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Designer Spotlight:

Orin Holmes

Written by Grace Moreton



How is it possible to make something aesthetically pleasing, beautiful even, out of something that has been discarded?


By taking rubbish she found from her work, old bin bags and used coffee filters, Orin intended to create a fashion piece that made a statement. To Orin, the theme of Metamorphosis meant the process of evolving,’ ‘the bit between something ugly and something beautiful.’ It started as a pile of rubbish headed towards the tip and turned into an iconic and beautifully crafted piece. 


Orin first picked up a sewing machine about a year ago and it quickly became ‘a healthy obsession’ for her. Spurred on by her own involvement as a model in the show last year, she became increasingly interested in the designing element. She discovered that it was a great way for her to tap into her creative side, with the inherently DIY nature of ‘trashion’ taking away the demand for perfection. 


From the beginning stages of design Orin knew she wanted to create something relatively colourless; monochromatic pieces that could draw attention to the texture of the ensemble. She intended to use the bin bags and old coffee filters as the focus point. Through developing the piece, she landed on the colour red, using spray paint and drawing influence from  the bold patterns of a flower beetle’s back. 



Throughout the designing and creating process there were some technical difficulties; bin bags are inherently difficult to sew because they are flimsy and easily rip apart.  The top part of the first outfit changed the most, Orin’s original idea was to have a larger, puffer skirt and a smaller top, she then decided to create a larger top half in order to create a more powerful silhouette. Along the way, Orin had to come to terms with the fact that the piece wasn’t supposed to be a functioning item of clothing. Its intention isn’t accessibility or everyday wear. She realised that when she looked at ‘couture, high-fashion stuff’ she liked most of it ‘because it’s not wearable.’ The most luxurious fashion items are ‘the extreme versions of what gets filtered down into high street brands.’  Her intention with this piece was to make a statement and portray a message, rather than catering to the aesthetic ideals of functionality and repetition seen so often in the fast-fashion market.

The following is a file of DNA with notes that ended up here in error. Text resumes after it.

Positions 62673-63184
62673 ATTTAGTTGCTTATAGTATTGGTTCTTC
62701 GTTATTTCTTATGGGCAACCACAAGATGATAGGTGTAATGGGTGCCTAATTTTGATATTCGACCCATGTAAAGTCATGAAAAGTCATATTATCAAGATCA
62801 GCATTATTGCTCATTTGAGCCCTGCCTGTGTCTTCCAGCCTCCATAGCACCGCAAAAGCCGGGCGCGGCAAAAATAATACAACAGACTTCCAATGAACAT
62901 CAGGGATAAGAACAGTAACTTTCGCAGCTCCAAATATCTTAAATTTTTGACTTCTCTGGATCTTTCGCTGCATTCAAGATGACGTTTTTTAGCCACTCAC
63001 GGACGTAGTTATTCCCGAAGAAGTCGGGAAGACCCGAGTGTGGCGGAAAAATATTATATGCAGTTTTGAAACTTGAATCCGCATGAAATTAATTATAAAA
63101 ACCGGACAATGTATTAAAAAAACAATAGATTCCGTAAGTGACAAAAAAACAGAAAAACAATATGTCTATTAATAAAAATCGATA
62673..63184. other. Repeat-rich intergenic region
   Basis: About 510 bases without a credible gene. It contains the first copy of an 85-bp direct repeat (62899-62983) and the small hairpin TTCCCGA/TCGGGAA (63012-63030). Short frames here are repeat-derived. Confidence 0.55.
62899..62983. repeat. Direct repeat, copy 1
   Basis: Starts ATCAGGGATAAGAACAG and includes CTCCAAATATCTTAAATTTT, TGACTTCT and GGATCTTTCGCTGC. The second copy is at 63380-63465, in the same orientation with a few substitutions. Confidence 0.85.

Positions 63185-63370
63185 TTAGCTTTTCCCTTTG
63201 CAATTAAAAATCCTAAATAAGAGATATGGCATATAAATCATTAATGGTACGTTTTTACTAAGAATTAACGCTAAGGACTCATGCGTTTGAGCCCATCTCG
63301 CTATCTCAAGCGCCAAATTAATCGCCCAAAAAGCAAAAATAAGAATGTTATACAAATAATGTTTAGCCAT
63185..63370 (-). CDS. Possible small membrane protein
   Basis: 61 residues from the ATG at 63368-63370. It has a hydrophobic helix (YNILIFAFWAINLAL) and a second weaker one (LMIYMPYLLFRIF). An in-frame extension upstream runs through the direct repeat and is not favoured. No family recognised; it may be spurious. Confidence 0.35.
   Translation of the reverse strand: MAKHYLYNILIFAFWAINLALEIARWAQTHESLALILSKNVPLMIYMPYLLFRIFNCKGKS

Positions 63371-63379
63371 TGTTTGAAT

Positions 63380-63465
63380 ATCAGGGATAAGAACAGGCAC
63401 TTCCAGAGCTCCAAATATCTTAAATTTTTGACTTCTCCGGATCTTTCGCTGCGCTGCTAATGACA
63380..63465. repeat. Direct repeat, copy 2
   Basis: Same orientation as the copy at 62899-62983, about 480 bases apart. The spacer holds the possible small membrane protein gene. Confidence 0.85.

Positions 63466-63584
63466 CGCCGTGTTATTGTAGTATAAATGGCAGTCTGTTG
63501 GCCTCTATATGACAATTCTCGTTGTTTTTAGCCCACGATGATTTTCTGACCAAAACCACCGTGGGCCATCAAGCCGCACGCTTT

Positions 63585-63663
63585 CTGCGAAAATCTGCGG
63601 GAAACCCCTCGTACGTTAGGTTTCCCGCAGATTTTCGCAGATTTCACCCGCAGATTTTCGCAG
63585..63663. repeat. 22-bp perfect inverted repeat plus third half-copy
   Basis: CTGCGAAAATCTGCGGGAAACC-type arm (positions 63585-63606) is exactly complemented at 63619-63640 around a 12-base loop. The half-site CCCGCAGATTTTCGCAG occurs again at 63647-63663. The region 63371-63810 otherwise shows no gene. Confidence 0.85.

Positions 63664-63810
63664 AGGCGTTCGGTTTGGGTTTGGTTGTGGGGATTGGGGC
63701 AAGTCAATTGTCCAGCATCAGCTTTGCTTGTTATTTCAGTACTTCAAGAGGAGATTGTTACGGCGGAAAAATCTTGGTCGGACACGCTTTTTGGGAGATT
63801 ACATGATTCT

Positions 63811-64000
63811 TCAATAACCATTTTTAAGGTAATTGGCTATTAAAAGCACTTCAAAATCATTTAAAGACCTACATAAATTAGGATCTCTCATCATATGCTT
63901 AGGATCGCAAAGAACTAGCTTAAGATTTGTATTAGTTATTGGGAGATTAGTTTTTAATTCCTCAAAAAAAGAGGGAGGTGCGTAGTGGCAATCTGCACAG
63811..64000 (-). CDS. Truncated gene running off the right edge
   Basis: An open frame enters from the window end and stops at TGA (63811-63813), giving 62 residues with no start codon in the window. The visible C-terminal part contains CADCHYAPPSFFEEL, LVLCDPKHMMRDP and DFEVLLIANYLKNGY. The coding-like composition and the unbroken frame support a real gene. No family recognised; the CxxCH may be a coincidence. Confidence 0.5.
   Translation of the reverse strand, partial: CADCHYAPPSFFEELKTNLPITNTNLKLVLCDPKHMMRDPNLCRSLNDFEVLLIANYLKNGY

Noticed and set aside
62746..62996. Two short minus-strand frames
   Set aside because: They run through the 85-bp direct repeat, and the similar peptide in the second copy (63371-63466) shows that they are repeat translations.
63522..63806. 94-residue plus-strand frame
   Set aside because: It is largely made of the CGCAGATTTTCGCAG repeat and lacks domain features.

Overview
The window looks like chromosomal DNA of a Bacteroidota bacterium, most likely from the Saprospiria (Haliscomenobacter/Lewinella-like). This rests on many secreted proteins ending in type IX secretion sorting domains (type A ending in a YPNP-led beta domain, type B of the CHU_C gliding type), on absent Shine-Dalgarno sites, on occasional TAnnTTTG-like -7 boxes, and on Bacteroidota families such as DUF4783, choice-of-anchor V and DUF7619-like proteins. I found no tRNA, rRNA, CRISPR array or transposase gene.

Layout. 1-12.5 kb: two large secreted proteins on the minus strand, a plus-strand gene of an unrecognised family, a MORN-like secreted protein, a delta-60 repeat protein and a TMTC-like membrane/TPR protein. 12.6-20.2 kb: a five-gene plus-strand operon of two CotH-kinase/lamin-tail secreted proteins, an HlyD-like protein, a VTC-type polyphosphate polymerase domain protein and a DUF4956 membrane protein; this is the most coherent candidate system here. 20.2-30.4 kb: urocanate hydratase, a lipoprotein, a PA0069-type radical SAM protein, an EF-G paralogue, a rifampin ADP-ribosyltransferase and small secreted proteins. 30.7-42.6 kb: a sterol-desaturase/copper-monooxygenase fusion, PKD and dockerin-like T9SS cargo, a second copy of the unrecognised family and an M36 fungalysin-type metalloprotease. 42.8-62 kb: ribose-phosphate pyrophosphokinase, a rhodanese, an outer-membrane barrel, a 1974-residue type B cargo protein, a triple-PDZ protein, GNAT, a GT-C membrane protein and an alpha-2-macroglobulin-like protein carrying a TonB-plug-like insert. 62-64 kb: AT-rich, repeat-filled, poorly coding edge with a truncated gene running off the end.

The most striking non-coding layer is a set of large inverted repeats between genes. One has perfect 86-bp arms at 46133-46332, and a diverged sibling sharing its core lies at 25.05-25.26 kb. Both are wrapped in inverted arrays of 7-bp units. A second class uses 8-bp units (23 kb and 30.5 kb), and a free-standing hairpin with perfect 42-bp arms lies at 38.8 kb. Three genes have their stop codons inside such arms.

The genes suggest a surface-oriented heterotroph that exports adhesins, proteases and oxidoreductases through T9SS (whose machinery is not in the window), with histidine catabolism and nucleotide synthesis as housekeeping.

As is typical in the fashion industry, everything fell apart the day before the show and one of her models couldn't walk the runway. As we were discussing the effect of this on the outcome of her final look, I suddenly found myself volunteering to model for her. With panic setting in before the conversation even finished, I wasn't entirely sure what I had signed myself up to. On the day of the show, she had to make the piece fit completely different measurements. Lots of safety pins were involved as bin bags aren’t exactly notorious for being sturdy enough to walk in. The biggest complication for Orin was her fear that the skirt might fall apart on the runway. Luckily for my modesty, this didn’t happen and I was able to walk down the runway with a new-found burst of confidence. 

Being involved in the creative process of the outfits, in writing this article and modelling the garment in the show, gave me a unique perspective on the journey these two garments went on. Walking in the outfit gave me a deeper understanding and appreciation for the delicate nature of the piece and how difficult it was to create. I was honoured to walk in the outfit. I found myself astounded by the passionate and talented individuals involved in the show, from the models to the photographers to everyone behind the scenes. Although it was a terrifying first-time experience for me, it was empowering and incredibly rewarding. 


When I asked Orin if she was happy with her final design, she replied “yes, very much so, it came out much better than expected.” It was of general consensus from the audience that Orin’s two pieces were amazing, especially in relation to the theme. Bin bags and ‘trashion’ go hand in hand it appears, and Orin seemed happy to say we all “pulled it off incredibly.” 

Written by Grace Moreton


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